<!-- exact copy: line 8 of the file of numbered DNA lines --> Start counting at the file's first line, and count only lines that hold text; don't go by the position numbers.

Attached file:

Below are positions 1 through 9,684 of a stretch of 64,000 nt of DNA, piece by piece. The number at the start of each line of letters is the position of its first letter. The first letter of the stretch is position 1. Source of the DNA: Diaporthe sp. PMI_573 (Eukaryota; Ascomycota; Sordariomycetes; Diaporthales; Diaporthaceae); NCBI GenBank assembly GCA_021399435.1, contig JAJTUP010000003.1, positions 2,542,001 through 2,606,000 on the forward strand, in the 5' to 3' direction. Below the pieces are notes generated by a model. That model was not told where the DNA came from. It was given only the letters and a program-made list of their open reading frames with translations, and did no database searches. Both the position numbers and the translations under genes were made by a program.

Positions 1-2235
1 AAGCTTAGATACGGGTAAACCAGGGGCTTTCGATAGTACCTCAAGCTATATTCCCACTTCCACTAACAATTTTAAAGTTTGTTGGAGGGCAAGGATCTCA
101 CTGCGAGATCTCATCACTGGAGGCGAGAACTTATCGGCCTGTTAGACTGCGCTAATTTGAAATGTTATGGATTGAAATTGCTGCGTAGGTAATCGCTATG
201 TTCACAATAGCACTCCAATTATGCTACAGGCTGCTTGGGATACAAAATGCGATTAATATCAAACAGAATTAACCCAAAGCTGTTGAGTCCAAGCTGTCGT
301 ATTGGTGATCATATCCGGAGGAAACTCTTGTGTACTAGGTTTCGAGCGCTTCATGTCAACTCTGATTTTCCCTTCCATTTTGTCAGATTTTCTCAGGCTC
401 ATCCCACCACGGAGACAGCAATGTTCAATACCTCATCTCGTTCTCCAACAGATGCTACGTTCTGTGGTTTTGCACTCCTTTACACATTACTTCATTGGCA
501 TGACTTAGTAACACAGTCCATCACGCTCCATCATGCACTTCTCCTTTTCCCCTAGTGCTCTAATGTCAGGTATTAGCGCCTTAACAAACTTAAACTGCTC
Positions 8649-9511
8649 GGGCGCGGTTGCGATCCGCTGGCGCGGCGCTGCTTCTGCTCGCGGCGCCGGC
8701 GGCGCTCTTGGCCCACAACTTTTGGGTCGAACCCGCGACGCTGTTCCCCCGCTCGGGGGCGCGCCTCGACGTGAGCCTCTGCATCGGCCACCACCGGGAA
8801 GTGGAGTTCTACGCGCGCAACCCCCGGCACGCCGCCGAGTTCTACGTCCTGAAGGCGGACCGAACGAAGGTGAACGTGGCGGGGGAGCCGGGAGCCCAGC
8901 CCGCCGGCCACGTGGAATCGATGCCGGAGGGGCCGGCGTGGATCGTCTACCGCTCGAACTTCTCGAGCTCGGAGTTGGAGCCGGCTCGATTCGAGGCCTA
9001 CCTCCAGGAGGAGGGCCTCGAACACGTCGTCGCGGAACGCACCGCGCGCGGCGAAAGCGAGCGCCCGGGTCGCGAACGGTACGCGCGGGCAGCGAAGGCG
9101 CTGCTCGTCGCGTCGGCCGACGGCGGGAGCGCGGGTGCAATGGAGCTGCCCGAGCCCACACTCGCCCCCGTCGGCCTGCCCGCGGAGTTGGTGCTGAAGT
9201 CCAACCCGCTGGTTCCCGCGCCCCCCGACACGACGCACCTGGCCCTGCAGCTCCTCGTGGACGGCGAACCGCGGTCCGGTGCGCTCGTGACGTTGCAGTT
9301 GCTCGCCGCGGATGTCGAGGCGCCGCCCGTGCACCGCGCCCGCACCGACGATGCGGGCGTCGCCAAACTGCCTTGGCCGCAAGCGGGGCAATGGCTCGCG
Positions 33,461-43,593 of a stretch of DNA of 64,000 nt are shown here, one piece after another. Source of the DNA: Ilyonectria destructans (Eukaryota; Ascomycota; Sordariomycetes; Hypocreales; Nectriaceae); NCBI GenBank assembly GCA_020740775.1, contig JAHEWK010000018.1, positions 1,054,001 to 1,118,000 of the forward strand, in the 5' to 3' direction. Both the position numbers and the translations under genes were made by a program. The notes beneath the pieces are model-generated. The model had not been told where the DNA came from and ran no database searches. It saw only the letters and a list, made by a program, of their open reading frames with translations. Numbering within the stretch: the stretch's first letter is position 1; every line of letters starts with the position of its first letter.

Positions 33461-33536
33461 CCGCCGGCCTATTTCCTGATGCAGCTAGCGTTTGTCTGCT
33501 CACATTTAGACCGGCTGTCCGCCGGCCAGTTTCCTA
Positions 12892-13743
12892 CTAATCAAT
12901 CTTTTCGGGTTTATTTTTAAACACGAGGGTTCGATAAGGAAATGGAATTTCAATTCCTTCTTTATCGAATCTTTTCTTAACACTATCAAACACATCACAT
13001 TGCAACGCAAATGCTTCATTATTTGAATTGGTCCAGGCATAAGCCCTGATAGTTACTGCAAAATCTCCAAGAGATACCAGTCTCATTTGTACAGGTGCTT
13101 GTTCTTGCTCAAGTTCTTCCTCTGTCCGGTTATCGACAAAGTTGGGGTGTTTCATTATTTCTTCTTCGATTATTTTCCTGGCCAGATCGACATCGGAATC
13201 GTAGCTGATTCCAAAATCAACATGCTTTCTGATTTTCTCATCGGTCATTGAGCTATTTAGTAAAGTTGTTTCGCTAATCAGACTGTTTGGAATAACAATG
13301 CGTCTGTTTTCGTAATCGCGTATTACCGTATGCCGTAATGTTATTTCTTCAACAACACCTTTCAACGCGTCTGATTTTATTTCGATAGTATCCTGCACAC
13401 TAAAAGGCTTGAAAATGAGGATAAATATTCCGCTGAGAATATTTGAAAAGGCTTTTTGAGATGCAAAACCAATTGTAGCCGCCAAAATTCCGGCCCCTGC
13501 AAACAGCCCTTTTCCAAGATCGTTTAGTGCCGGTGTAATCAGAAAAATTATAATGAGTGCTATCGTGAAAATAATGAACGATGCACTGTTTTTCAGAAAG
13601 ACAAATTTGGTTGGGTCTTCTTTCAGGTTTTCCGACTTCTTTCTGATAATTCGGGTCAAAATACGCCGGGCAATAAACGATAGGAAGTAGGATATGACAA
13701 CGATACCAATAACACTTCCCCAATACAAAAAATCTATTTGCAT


501 TGACTTAGTAACACAGTCCATCACGCTCCATCATGCACTTCTCCTTTTCCCCTAGTGCTCTAATGTCAGGTATTAGCGCCTTAACAAACTTAAACTGCTC